ORLAND0, Fla. -- When the 53-minute classic finally had ended, having provided more thrills than any Hollywood thriller could serve up, Houston Rockets coach Rudy Tomjanovich tried his best to sum up what he had just witnessed.
"First of all," Tomjanovich said, "let me say what a great, great sport we have. It was an amazing game."
This year's NBA postseason has been described as one of the most exciting ever. And last night's opening game of the NBA Finals didn't disappoint as the Rockets got a tip-in by Hakeem Olajuwon with three-tenths of a second left in overtime to defeat the Orlando Magic, 120-118, and take a 1-0 lead in the best-of-seven series.
It's a game that will go down as a classic. And it was only fitting it would end with a shot by the game's best player, Olajuwon.
Olajuwon finished with 31 points, six rebounds, seven assists and four blocks, and yet his could be described as almost a supporting role.
That's because it was Kenny Smith who set up the finish that, with seconds left in regulation, seemed improbable. It was Smith's three-pointer with 1.6 seconds left that sent the game into overtime. The shot came after Nick Anderson (best performance by a player in a choke role) missed four free throws in the final eight seconds that would have won the game for the Magic.
Smith finished with 23 points, hitting a Finals-record five three-pointers in the third quarter. The Rockets had 11 three-pointers in the second half, and 14 in the game as the team tries to win its fourth straight playoff series while lacking home-court advantage.
"It's better for us to start on the road," Smith said. "The expectation levels aren't as high because a team is expected to win on its home court. That takes a little of the pressure off us on the road."
It was the sixth straight win on the road for the Rockets, tying an NBA record set by the Chicago Bulls in 1991. It was also the eighth road win in this year's playoffs, tying the NBA record set by the 1981 Rockets.
And they did it the hard way, falling behind by as many as 20 points in the first half, before roaring back.
Now it will be interesting to see how the Magic, which has matured throughout the playoffs, will respond. Orlando, whose slogan is "Why not us, Why not now?" has not trailed in any round of the playoffs.
"It's very difficult to lose a game like that," said Orlando guard Anfernee Hardaway, who scored 26 points. "When you're up 20, you don't expect a team to come back like they did."
Not the way the Magic dominated the first half, leading in shooting percentage (51.0 percent to 41.9 percent), rebounding (25-19) and three-pointers (five to three).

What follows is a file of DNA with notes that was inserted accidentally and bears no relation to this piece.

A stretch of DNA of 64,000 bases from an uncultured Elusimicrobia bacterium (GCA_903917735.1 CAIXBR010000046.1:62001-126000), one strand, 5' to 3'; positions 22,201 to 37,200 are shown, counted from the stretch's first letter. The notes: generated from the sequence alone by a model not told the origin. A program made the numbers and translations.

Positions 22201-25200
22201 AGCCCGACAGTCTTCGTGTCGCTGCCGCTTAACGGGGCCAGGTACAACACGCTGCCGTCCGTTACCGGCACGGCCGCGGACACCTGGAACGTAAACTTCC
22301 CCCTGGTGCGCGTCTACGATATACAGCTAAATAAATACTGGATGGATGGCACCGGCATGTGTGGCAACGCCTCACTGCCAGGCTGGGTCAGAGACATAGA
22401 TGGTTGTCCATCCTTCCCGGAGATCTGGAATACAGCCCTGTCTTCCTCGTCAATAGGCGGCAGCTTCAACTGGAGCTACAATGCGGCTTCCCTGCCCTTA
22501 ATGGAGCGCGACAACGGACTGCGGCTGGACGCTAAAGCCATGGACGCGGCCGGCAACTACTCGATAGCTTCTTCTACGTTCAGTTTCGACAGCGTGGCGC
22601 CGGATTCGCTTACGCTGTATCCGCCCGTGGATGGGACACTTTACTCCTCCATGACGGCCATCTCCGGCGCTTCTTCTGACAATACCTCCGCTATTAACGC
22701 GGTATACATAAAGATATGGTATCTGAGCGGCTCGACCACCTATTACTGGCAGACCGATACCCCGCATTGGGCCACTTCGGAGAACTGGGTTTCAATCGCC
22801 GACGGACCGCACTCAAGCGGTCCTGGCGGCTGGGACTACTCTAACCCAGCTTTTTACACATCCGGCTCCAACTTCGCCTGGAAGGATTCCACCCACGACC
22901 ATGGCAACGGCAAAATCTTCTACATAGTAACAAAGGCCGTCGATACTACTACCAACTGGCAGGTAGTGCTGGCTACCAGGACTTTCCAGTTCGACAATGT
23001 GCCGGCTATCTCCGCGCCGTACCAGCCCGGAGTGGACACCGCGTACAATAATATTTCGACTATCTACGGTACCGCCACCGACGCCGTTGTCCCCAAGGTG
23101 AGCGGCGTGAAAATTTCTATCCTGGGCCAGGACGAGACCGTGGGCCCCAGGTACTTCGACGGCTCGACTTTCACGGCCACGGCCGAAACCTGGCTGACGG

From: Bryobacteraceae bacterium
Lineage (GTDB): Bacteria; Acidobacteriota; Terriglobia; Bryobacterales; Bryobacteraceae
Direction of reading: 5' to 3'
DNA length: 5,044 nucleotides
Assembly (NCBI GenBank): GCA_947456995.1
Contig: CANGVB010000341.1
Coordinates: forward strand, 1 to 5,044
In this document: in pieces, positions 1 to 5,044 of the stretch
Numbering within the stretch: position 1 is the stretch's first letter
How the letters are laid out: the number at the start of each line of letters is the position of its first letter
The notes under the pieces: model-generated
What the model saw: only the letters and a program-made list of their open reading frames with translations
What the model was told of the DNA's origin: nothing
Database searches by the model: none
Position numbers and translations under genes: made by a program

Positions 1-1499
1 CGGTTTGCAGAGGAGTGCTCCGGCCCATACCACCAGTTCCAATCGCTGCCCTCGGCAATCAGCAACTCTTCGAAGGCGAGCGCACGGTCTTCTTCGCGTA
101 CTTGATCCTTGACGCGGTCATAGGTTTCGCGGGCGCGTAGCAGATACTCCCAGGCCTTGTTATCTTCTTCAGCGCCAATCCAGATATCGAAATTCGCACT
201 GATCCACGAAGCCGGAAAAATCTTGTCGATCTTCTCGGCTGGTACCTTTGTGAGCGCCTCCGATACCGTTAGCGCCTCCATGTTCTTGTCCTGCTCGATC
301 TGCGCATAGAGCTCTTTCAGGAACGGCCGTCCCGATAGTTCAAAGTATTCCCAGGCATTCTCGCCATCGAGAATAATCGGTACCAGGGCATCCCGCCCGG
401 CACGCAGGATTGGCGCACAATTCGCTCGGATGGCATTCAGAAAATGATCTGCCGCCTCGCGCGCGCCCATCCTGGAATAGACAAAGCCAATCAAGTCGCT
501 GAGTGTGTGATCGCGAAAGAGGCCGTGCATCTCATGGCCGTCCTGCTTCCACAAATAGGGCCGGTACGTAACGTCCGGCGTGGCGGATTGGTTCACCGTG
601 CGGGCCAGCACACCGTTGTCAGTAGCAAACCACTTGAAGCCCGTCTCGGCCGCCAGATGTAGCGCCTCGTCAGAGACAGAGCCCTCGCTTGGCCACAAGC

And even though the lead reached 20 points with less than four minutes left in the second quarter, it was down to 11, 61-50, at the half because Houston's Clyde Drexler provided a late pick-up by scoring the final seven points.
"In our league, 20 points in the first half isn't anything," Smith said. "The game was up and down, so that isn't an insurmountable margin. We thought if we could get it under 15 by the half, we'd be in good shape."
And it was clear at the start of the third quarter that the resuscitation process was complete. Smith, Drexler (23 points) and Mario Elie (18 points) began driving to the basket, and shots that were clanging off the rim in the first half were finally catching the bottom of the net. Elie's three-pointer with 5:51 tied the game at 69, and a layup by Drexler gave the Rockets the lead.
Over the final 2:10 of the quarter, Smith hit three three-pointers (Robert Horry would add another during the span). Smith scored 15 points in the third and Houston was suddenly in control, leading by as many as nine points and taking an 87-80 lead into the final quarter.
"In the first half, I had a lot of opportunities, but I didn't feel comfortable," said Smith, who was thoroughly outplayed by Hardaway for 24 minutes. "Then in the second half I was getting into the slots quicker, and my shot was blessed and starting going in."
And yet Orlando fought back, holding a 110-107 lead with Anderson going to the line with 7.9 seconds left after being fouled by Horry. Anderson missed both, but grabbed the rebound and was fouled by Drexler. Anderson then missed two more, setting up Smith's game-tying shot with 1.6 seconds left, setting up the overtime.
It appeared the game might go into double-overtime after Orlando's Dennis Scott hit a three-pointer with 5.5 seconds left to tie the game at 118. But Drexler took the inbounds pass, drove the lane and drew the defense. That left Olajuwon under the basket for the game-winning tip.
"Clyde did a fantastic job by penetrating, and I had the inside position," Olajuwon said. "When I tipped it in it was so quiet that I didn't realize the basket was in."
But it was, leaving the Magic to regroup. The winner of Game 1 has gone on to win the NBA Finals 34 times, and Orlando knows it has to win tomorrow to avoid going to Houston down 2-0.
"We let one get away," Magic coach Brian Hill said. "We made some crucial mistakes late in the game, and they were able to hit three-point shots.
-! "Don't tell me we're boring."
ORLANDO MAGIC vs. HOUSTON ROCKETS
(Rockets lead series, 1-0)
Last night: Rockets 120, Magic 118
Tomorrow: At Orlando, 9 p.m.
Sunday: At Houston, 7:30 p.m.
Wednesday: At Houston, 9 p.m.
June 16: At Houston, 9 p.m.*
June 18: At Orlando, 7:30 p.m.*
June 21: At Orlando, 9 p.m.*
* -- if necessary; TV: Chs. 11, 4